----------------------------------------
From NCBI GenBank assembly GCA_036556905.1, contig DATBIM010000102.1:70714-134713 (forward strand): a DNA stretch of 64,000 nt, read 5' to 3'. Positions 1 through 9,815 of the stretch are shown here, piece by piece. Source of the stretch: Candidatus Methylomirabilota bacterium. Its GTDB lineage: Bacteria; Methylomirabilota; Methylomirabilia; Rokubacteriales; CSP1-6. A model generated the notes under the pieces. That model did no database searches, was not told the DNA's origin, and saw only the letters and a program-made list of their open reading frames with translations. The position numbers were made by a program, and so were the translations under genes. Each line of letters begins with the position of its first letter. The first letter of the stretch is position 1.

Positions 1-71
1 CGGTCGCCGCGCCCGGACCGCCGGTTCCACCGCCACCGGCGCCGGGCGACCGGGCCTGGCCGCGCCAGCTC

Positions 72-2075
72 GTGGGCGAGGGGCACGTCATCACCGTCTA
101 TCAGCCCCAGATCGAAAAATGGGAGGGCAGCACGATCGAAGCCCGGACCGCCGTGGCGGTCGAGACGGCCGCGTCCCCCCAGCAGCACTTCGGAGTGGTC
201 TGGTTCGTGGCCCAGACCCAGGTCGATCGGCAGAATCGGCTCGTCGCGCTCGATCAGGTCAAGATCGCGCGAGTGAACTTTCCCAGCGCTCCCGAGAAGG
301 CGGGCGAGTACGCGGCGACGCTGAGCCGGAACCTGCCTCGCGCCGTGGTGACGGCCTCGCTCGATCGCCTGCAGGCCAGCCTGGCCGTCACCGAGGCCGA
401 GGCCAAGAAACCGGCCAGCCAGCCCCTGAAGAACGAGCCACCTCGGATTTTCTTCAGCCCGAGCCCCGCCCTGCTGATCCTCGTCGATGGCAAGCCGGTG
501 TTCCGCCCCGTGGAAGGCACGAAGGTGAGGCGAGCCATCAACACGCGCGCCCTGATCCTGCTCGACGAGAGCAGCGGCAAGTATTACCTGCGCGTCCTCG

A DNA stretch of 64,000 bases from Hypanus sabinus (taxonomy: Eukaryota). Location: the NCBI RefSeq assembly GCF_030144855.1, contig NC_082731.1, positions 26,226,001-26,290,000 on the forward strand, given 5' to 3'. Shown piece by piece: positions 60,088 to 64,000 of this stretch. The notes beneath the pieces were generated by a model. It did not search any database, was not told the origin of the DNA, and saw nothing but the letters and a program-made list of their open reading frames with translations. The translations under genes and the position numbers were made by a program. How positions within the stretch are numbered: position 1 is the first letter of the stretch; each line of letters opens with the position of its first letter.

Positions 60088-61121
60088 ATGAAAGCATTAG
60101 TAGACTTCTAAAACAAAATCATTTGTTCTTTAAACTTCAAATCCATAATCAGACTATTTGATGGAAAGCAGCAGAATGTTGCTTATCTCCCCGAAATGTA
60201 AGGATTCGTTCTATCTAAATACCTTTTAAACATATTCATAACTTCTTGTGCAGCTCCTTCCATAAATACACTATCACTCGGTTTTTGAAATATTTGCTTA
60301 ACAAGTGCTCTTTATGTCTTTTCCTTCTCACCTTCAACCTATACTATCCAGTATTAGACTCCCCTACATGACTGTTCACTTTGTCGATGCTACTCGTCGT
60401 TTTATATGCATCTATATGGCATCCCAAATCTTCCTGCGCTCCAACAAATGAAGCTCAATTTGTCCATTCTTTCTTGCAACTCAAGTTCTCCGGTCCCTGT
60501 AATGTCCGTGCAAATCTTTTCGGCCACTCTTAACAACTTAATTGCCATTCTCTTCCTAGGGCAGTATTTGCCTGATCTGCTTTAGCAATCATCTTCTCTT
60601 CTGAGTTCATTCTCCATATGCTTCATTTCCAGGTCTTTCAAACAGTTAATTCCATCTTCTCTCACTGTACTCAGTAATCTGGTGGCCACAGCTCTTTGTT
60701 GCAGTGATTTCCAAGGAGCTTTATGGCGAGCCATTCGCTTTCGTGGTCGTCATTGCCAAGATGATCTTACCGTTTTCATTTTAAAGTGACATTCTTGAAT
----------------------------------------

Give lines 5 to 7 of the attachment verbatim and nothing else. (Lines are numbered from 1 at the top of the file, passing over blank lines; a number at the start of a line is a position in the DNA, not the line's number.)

72 GTGGGCGAGGGGCACGTCATCACCGTCTA
101 TCAGCCCCAGATCGAAAAATGGGAGGGCAGCACGATCGAAGCCCGGACCGCCGTGGCGGTCGAGACGGCCGCGTCCCCCCAGCAGCACTTCGGAGTGGTC
201 TGGTTCGTGGCCCAGACCCAGGTCGATCGGCAGAATCGGCTCGTCGCGCTCGATCAGGTCAAGATCGCGCGAGTGAACTTTCCCAGCGCTCCCGAGAAGG